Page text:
Many models are hollowed out to reduce the amount of resin needed for print. It’s important that if you hollow out a model that there are at least two drainage holes in the model. This is to allow air to enter and assist drainage (just like trying to empty a bottle with/without that trick with the straw which if you’re as old as I am you learned doing strawpedos). Beware of resin traps if the hollowed section doesn’t make a single area. Miniatures tend not to need hollowing but I find if the interior area is more than an inch wide then it starts needing to be hollowed.
Do not infill, either with or without drainage holes. It’s not necessary and makes properly curing impossible, increasing the risk of retained liquid resin in the model.
A final note on curing – even when completely cured your model is not food safe. Do not use as mouthpieces, drinks receptacles, etc. I’d even be wary using as a plant pot for herbs and would put an inner container for the soil. Water washable resin shouldn’t be used in applications where it would be constantly damp, such as plant pot decorations, as it will eventually react to the water and split.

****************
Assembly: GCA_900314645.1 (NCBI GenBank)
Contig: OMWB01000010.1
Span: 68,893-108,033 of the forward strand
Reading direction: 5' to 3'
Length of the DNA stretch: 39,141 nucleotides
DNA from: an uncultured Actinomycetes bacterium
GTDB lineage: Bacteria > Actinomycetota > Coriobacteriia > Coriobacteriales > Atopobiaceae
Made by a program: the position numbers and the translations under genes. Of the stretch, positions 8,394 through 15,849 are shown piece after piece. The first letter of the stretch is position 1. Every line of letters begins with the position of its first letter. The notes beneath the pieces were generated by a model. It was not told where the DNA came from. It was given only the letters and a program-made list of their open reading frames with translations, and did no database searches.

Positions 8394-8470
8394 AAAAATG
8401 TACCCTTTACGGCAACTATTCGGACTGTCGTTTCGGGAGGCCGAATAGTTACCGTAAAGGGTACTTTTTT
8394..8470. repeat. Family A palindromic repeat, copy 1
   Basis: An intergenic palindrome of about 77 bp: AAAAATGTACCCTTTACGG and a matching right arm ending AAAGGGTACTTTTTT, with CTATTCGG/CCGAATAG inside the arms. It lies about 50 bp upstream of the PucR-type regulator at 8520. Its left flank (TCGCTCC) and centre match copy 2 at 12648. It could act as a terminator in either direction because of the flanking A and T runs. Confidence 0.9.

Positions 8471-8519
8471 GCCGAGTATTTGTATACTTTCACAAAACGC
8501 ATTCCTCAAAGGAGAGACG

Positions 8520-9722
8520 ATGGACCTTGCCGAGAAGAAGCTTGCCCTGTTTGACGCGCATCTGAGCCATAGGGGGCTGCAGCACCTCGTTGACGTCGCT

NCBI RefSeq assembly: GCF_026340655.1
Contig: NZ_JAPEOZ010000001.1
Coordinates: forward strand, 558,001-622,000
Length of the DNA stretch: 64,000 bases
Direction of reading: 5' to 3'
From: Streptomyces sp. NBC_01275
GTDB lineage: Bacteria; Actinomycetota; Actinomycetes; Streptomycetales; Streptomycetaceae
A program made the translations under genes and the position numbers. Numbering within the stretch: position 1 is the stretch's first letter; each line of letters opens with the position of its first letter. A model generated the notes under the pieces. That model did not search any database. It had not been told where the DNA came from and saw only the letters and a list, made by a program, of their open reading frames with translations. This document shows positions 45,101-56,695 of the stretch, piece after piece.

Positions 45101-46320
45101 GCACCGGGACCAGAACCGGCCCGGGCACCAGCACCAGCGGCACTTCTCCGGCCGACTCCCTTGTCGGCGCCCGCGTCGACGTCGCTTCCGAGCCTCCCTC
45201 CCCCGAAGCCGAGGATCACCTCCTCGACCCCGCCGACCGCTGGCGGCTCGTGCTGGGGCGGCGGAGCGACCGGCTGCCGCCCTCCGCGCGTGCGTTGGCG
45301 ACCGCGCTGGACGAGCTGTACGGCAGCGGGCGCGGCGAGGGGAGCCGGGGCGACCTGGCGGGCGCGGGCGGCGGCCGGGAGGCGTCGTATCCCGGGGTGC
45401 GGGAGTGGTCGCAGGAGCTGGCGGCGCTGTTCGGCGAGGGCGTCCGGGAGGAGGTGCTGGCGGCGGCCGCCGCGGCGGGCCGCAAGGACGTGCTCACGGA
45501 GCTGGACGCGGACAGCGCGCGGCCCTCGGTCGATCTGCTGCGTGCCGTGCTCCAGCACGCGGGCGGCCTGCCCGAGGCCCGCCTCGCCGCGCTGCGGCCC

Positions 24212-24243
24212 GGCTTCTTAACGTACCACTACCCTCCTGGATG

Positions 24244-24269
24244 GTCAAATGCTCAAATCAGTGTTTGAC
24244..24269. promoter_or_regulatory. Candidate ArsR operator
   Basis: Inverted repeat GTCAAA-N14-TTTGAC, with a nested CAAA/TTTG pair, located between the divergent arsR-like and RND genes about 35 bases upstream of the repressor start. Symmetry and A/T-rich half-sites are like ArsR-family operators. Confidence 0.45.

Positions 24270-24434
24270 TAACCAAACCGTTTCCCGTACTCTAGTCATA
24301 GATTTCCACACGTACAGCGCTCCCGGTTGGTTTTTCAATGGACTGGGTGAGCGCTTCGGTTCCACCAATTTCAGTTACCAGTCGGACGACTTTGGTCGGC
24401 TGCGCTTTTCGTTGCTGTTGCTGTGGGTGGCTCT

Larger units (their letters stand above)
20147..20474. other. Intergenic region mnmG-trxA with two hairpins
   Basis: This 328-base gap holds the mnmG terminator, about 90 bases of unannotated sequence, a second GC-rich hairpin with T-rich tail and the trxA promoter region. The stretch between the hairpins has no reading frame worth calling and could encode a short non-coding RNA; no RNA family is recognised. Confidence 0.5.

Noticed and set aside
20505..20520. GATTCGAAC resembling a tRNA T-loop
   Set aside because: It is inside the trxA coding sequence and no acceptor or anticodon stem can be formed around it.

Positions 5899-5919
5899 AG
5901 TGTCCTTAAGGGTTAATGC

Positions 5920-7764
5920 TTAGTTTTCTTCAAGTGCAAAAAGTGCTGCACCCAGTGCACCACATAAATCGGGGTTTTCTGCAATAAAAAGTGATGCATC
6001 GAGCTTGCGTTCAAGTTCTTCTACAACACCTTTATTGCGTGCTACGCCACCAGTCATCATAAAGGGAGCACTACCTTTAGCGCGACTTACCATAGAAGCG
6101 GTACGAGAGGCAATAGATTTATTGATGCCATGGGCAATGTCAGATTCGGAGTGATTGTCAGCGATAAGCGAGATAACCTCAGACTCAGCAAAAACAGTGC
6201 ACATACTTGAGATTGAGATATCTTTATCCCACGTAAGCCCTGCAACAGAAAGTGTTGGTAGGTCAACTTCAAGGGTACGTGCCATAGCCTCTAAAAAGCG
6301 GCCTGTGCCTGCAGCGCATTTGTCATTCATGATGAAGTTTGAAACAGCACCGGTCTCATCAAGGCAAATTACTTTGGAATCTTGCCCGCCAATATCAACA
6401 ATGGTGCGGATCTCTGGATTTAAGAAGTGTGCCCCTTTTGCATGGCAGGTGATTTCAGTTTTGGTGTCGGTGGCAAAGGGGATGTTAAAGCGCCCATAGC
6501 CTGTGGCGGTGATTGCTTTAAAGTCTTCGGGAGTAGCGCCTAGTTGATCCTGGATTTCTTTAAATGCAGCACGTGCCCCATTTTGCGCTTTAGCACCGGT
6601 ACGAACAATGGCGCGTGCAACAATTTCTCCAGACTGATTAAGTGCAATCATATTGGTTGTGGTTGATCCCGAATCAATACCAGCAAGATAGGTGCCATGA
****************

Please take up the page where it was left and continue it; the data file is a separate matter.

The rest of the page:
Disposing of supports, spilt resin and cleaning liquid
A final concern is preventing resin from entering the environment. Uncured resin should not enter the environment in any form. The following are unacceptable:
- Washing resin from a print under a tap down a drain (this includes water washable or plant derived resins)
- Washing resin in a container and throwing that water down a drain/onto grass/etc
- Throwing out anything containing uncured resin into the waste bin
Any water, IPA or other liquid that contains uncured resin should be evaporated off outside. Any uncured resin (from cleaning, failed prints, empty bottles) should be cured before being thrown away. This could be outside in the sun (again, if you’re lucky enough to have good weather), or under UV light. My bin has a UV light above it so everything that goes in gets blasted.
The results from resin printing can be incredible! No-one wants to gatekeep the hobby but the chemicals that are being used really do need care and attention to not put yourselves and your environment at risk. There’s so much to cover that I’m sure I’ve missed something or could go into more detail but I hope to do so too. Research into risks around resin printing is finally happening after being in the general market so long so it will be good to have some conclusive answers on the effects resin can really have.